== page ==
The myth of a devastating flood sent by a deity to cleanse the world of sin is a widespread one. It is famously found in the Bible, but also in ancient Mesopotamia and Greece, medieval India, among the Maya, in North America and in Cornwall. The details vary, but in each a vast area of fertile farmland is destroyed by a huge flood sent by a god, or gods.
The fact that so many cultures have a myth about a flood has led some historians to wonder if there may have been a real event that explains the myths. We know that 18,000 years ago the world’s sea levels were about 120m lower than today due to the amount of ice trapped in glaciers. When the Ice Age ended, the glaciers melted and seas rose over a 10,000-year period to modern levels. Vast areas of land that had been inhabited by humans disappeared under the waves. However, an event that took place more than 8,000 years ago seems too remote to most historians to have been remembered in a pre-literate society.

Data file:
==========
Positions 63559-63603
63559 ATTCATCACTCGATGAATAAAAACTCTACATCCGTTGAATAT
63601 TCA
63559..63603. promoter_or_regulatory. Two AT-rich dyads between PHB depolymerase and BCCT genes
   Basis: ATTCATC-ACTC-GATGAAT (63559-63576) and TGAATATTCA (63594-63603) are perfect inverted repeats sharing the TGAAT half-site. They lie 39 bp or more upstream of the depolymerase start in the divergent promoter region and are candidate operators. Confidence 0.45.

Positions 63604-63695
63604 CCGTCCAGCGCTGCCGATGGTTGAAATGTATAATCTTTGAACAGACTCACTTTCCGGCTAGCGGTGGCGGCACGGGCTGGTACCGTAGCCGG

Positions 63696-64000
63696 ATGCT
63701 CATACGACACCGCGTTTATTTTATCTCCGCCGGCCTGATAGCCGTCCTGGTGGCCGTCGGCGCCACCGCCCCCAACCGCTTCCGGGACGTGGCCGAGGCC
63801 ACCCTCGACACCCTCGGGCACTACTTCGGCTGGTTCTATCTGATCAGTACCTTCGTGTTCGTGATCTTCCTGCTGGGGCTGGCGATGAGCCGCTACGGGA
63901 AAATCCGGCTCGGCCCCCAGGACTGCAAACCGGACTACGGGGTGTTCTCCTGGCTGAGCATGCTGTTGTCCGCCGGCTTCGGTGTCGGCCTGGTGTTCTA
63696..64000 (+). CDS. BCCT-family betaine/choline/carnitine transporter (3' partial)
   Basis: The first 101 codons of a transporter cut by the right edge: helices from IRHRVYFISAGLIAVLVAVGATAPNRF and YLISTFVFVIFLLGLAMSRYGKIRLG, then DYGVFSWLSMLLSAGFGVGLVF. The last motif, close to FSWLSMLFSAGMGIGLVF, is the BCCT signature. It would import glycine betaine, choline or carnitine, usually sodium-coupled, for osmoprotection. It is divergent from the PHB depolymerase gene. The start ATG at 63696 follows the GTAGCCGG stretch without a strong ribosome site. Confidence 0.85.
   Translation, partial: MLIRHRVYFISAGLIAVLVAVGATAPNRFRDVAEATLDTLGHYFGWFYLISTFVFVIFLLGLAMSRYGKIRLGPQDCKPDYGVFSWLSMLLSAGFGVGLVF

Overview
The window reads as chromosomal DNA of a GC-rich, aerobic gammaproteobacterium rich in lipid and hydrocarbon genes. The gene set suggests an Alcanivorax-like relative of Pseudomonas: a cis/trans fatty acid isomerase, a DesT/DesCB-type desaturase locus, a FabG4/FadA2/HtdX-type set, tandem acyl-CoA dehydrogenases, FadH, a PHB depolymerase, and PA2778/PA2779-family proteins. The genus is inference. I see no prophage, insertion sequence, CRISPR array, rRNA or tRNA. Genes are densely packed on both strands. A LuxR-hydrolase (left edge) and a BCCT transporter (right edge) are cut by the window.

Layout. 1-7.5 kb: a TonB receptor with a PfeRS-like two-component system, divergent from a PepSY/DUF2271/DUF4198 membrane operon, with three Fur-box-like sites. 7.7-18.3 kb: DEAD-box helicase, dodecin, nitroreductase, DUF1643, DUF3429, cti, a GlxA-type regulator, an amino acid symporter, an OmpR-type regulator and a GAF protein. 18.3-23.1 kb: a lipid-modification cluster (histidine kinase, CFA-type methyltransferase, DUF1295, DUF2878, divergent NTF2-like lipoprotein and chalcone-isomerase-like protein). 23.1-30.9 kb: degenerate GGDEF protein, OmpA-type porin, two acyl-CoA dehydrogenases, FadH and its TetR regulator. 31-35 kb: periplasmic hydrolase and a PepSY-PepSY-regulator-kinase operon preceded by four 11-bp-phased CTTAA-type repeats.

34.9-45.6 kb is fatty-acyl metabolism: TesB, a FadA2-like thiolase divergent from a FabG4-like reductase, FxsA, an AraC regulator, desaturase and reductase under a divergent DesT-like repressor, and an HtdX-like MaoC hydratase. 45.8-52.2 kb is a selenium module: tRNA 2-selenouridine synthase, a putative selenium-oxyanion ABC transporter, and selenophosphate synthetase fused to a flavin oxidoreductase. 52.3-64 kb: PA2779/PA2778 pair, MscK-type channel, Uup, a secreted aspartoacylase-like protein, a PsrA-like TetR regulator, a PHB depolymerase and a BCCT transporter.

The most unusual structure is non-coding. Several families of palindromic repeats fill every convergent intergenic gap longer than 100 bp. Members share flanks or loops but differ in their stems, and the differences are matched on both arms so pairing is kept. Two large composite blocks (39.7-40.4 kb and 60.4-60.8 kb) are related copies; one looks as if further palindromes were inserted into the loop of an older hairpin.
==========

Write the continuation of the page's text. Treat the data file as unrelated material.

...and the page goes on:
Another idea is that the flood myths were inspired by the discovery of fossilised shellfish and other marine animals in rocks high in the mountains. The Ancient Greeks certainly thought that this ‘proved’ that the seas had once been much higher than today, though we now know that it is the rocks that have moved not the sea level.
So although a mighty flood did take place and huge swathes of land were lost to the seas, it is unlikely that a Great Flood occurred as described in the myths.